Teaching Quality Improvement in Secondary Education Project (TQI-SEP) under the auspices of Ministry of Education is the biggest project so far taken for the development of secondary education in Bangladesh. The goal of the project is to increase the quality of education of the said level by improving the quality of teaching. One of the steps the project has taken to achieve the objectives is to introduce participatory mode of teaching instead of traditional teacher-centred approach. In the traditional teacher-dominating approach, teachers are quite totalitarian. Learners are usually inactive and sometimes they are bullied to remain passive. As a result, classrooms, become joyless, tedious, monotonous, boring for both the sides, especially for learners. With a view to minimising this sort of limitations and making the classrooms joyful, interactive, and democratic, learner-friendly, learner-centred, TQI-SEP is going to initiate participatory approaches at the secondary level.
Climate change is already happening. Glaciers are melting, sea levels have risen, and cyclones, tornados, floods and droughts are becoming more frequent as well as intense. With rising carbon emission levels, climate change is likely to get worse before it gets better. The anticipated climate change impacts in Bangladesh would be manifested in two ways in two contrasting regions such as (i) the southern part towards the sea will experience drainage congestion due to higher water and river bed levels, salinization of soil and water resources due to lower river flows, sea level rise and more intense disasters including cyclone and storm surges with higher risks because of higher water and (ii) the other part of the country in the north-western region will be subject to scarcity of water leading to drought condition and aridity with lesser rainfall and higher temperature.. Tropical cyclones, tornado and Nor'western which strike the country periodically and annually and create untold misery and loss of life, property and ecosystems, are likely to increase in frequency and intensity under climate change. Against this adverse climate change scenario the people would be striving for their livelihood which has already fallen into serious vulnerable category.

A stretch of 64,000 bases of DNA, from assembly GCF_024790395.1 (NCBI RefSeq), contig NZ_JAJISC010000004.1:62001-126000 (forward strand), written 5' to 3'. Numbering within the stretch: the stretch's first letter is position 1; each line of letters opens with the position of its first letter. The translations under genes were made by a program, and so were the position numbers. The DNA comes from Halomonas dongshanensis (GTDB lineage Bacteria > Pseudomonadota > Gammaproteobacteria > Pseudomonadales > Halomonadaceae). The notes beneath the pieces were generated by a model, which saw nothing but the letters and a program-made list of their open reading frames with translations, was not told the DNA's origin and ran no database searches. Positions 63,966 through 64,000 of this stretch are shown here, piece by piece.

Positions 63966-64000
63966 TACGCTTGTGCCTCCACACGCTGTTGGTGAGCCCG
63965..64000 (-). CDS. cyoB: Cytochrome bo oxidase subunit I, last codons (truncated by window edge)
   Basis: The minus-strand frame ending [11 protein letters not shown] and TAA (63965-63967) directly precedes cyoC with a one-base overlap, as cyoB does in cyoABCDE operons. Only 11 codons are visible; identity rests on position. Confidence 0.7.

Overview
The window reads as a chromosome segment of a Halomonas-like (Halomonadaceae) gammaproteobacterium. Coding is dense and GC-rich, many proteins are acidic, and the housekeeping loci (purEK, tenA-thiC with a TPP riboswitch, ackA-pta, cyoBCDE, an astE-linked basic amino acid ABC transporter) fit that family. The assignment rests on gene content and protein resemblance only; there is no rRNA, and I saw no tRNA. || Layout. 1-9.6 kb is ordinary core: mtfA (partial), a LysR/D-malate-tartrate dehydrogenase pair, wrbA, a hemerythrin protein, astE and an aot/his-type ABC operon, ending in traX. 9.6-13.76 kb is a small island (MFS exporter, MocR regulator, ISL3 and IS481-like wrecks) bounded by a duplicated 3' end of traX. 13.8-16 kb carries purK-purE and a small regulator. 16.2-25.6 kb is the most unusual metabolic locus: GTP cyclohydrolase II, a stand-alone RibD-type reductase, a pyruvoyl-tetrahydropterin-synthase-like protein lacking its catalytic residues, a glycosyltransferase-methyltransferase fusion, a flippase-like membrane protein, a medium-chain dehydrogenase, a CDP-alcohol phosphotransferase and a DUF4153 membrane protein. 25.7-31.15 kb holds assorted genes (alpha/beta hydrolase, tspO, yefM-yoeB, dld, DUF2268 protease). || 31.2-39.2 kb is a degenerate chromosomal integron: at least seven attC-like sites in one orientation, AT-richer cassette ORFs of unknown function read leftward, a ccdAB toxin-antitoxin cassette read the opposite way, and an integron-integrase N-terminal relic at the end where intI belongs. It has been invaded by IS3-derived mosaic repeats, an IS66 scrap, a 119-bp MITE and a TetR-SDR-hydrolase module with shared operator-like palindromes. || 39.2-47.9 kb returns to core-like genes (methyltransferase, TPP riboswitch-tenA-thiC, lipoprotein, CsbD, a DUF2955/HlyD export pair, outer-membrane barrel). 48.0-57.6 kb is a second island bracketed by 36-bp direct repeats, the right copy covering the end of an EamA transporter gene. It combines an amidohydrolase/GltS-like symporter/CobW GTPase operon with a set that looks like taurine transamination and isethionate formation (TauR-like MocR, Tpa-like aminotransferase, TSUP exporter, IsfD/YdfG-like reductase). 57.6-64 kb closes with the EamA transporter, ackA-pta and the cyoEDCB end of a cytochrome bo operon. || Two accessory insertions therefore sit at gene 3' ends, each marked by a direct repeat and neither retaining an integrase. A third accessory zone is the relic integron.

In analysis of ecological studies, it is found that human activities are altering ecosystem on four basic point: by (a) selectively destroying species; (b) importing new species; (c) destroying habitats; and (d) introducing xenbiotics. But conservation of natural resources especially bio-resources appears most important in the present world. Conservation of natural resources is essential not only for maintaining natural balance but also for maintaining the economic soundness all over the world.
A news item on hoax e-mails prompted me to write this piece. The Daily Star on 10 October 2007 reported that the British High Commission was warning people against being duped by Internet scams which claim to offer large financial sums. The need of such a warning was now apparent since many people had started receiving such unsolicited e-mails, purportedly from UK companies. But who warns when those come from companies of other countries! Moreover, the fact is such e-mails are the product of the computer age, and have been in practice for quite some time. This story is about one such email scam.
An international judging panel has awarded the 2008 Commonwealth Writers' Prize Best First Book Award for the Europe and South Asia region to A Golden Age (2007, London: John Murray) by Tahmima Anam. The novel, a densely packed, lyrically written narrative set during Bangladesh's 1971 war of independence, was praised by the panel as “sensitive and evocative.” Animal's People by Indra Sinha was given the region's Best Book Award. A Golden Age had previously also made the final shortlist of five for the 2007 Guardian's First Book Award.
Bharathi Devi's mail smelt of a complaint. I hadn't written, hadn't called, and hadn't done anything since I got back from Bhubaneswar. Bharathi, the nightingale from Karnataka, was a schoolteacher and a poet who believed in revisions. Her poem 'Taimur' had gone through at least ten rounds of revision while most would be attempting to write the next poem and paint the next page. She also had a voice that demanded the attention of even the most vocal bunch of sixty-four poets, thirty-four of whom were from Orissa. Bharathi was indeed a bridge. And with her help, I ended up without having to suffer the severe bouts of fibromyalgia - painful muscle-tightening of the back - that long distance travel otherwise triggers off in me. What cures it is simple rest. That has been difficult all my life except this one time I'm writing about now, where no discomfort was experienced despite daily bus travels for over five hours to distant places, eating out of “kolapata” platters, drinking tea in plastic cups, and having to use public toilets. It also speaks volumes about the therapeutic powers of poetry!
I heard the bon morog this morning
as the mangrove forest appeared out of the darkness
a photograph developing
Most people have headaches from time to time. But if you have a headache more days than not, you may be experiencing a variety of head pain known as chronic daily headaches.